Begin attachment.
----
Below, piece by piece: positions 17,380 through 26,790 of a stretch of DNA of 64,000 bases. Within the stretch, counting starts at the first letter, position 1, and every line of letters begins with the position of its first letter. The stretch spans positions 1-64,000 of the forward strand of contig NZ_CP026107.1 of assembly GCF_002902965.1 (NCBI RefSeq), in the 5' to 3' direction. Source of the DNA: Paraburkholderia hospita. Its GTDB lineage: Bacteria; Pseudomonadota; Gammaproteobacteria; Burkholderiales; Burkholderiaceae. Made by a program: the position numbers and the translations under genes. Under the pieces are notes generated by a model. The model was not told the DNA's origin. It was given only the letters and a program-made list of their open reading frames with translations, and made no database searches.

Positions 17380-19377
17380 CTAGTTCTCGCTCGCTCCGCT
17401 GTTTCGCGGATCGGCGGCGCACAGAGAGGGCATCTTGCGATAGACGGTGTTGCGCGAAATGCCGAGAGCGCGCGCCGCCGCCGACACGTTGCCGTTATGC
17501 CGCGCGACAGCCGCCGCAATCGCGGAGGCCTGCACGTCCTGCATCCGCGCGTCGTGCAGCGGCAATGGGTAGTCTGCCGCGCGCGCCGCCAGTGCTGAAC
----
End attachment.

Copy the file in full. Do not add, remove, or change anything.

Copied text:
Below, piece by piece: positions 17,380 through 26,790 of a stretch of DNA of 64,000 bases. Within the stretch, counting starts at the first letter, position 1, and every line of letters begins with the position of its first letter. The stretch spans positions 1-64,000 of the forward strand of contig NZ_CP026107.1 of assembly GCF_002902965.1 (NCBI RefSeq), in the 5' to 3' direction. Source of the DNA: Paraburkholderia hospita. Its GTDB lineage: Bacteria; Pseudomonadota; Gammaproteobacteria; Burkholderiales; Burkholderiaceae. Made by a program: the position numbers and the translations under genes. Under the pieces are notes generated by a model. The model was not told the DNA's origin. It was given only the letters and a program-made list of their open reading frames with translations, and made no database searches.

Positions 17380-19377
17380 CTAGTTCTCGCTCGCTCCGCT
17401 GTTTCGCGGATCGGCGGCGCACAGAGAGGGCATCTTGCGATAGACGGTGTTGCGCGAAATGCCGAGAGCGCGCGCCGCCGCCGACACGTTGCCGTTATGC
17501 CGCGCGACAGCCGCCGCAATCGCGGAGGCCTGCACGTCCTGCATCCGCGCGTCGTGCAGCGGCAATGGGTAGTCTGCCGCGCGCGCCGCCAGTGCTGAAC